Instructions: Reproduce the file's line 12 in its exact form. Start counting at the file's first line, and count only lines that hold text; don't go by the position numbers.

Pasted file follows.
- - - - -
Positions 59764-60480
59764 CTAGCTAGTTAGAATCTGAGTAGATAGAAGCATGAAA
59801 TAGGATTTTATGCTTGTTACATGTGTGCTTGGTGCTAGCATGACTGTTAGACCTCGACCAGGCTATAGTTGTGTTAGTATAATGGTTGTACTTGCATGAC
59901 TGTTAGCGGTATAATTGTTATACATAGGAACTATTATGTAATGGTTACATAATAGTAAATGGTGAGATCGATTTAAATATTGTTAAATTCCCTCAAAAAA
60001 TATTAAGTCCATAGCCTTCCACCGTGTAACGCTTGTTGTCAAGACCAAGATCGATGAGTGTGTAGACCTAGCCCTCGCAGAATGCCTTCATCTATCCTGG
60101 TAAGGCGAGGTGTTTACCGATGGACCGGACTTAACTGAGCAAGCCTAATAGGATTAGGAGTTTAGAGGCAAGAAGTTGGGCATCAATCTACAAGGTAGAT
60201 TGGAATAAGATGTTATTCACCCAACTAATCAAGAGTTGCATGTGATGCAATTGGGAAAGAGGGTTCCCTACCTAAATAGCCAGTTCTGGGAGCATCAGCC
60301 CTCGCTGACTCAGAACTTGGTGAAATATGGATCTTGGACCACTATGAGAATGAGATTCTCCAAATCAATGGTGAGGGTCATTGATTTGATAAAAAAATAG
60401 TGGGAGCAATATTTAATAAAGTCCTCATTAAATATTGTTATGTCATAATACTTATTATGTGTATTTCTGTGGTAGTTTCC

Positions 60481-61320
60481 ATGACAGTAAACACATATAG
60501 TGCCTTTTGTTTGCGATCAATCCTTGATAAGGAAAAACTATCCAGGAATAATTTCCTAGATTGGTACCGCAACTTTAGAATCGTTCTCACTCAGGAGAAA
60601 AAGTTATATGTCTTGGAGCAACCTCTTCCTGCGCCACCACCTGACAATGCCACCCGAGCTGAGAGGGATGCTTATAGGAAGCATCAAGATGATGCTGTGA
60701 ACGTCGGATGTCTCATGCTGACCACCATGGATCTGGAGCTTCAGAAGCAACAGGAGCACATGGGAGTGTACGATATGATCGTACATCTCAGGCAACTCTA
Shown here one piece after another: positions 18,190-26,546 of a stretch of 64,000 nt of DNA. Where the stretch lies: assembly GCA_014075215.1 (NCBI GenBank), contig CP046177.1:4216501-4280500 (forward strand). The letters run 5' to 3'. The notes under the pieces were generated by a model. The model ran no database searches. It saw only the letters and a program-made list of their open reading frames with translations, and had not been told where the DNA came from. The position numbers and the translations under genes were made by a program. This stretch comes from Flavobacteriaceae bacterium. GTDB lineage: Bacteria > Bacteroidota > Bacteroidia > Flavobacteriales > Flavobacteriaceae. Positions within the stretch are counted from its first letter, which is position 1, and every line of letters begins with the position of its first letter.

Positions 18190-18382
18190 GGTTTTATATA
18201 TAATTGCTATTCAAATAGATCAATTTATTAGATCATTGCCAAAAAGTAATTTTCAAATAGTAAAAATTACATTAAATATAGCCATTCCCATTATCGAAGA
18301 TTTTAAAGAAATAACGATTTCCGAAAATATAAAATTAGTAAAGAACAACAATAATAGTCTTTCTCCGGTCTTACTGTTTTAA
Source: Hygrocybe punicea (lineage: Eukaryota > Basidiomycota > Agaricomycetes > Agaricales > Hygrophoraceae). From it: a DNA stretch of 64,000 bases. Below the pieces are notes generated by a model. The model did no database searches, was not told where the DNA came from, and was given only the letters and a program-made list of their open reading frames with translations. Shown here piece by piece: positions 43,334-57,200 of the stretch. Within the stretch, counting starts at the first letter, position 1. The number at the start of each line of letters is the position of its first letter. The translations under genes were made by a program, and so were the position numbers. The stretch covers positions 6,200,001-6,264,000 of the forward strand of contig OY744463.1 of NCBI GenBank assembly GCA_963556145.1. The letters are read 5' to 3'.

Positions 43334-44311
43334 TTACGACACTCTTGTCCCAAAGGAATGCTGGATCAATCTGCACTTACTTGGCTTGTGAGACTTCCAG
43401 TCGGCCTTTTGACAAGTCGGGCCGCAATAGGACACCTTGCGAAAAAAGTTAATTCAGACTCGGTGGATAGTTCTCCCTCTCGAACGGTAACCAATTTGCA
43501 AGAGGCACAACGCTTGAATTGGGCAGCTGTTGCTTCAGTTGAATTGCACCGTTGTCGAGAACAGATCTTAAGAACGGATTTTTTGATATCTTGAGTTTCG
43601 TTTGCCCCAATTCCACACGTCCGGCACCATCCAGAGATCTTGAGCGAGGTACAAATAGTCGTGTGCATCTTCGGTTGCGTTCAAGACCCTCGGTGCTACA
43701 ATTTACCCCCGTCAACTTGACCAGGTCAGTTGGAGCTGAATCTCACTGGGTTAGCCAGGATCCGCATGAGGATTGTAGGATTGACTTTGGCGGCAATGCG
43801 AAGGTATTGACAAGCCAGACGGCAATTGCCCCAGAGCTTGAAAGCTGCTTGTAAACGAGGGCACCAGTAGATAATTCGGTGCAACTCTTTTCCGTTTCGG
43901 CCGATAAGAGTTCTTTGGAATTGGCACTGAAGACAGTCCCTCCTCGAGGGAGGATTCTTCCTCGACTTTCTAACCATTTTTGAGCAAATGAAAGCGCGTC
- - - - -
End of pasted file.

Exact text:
60501 TGCCTTTTGTTTGCGATCAATCCTTGATAAGGAAAAACTATCCAGGAATAATTTCCTAGATTGGTACCGCAACTTTAGAATCGTTCTCACTCAGGAGAAA